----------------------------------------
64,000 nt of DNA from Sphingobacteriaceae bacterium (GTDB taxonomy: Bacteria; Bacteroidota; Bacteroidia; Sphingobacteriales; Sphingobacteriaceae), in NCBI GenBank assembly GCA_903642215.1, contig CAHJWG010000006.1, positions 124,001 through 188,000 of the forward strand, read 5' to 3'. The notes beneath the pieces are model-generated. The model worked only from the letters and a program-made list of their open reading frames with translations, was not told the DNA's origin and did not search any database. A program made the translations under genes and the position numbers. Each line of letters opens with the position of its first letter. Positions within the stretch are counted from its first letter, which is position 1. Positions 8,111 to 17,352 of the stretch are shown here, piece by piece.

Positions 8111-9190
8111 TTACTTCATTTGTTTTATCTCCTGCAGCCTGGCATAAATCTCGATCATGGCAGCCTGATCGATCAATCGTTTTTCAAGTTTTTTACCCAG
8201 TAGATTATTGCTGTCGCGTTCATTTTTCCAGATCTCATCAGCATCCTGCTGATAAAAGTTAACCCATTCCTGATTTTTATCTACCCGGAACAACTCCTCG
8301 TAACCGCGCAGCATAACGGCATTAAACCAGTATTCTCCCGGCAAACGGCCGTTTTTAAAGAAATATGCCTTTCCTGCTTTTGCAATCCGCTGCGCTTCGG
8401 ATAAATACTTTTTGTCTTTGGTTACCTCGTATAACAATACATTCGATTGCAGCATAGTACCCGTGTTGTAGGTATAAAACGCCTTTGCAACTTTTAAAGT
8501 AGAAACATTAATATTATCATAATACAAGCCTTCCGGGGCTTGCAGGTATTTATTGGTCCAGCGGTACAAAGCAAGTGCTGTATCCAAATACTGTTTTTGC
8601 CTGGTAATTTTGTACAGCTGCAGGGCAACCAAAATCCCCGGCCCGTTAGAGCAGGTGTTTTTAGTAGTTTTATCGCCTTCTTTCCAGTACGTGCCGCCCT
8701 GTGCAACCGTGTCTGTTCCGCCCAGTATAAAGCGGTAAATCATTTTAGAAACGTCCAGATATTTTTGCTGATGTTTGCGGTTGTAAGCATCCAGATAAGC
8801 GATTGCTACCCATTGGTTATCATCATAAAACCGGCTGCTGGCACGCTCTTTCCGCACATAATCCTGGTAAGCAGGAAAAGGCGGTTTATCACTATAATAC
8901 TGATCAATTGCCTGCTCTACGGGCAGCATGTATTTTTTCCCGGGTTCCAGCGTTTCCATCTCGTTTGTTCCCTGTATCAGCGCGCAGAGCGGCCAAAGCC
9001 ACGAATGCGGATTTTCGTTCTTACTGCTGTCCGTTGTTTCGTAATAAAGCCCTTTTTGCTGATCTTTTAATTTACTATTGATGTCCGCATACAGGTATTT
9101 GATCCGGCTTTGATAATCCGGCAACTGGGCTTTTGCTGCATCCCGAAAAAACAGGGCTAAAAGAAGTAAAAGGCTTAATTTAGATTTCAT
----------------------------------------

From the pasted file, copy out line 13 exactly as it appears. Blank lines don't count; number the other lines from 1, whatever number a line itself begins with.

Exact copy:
9101 GATCCGGCTTTGATAATCCGGCAACTGGGCTTTTGCTGCATCCCGAAAAAACAGGGCTAAAAGAAGTAAAAGGCTTAATTTAGATTTCAT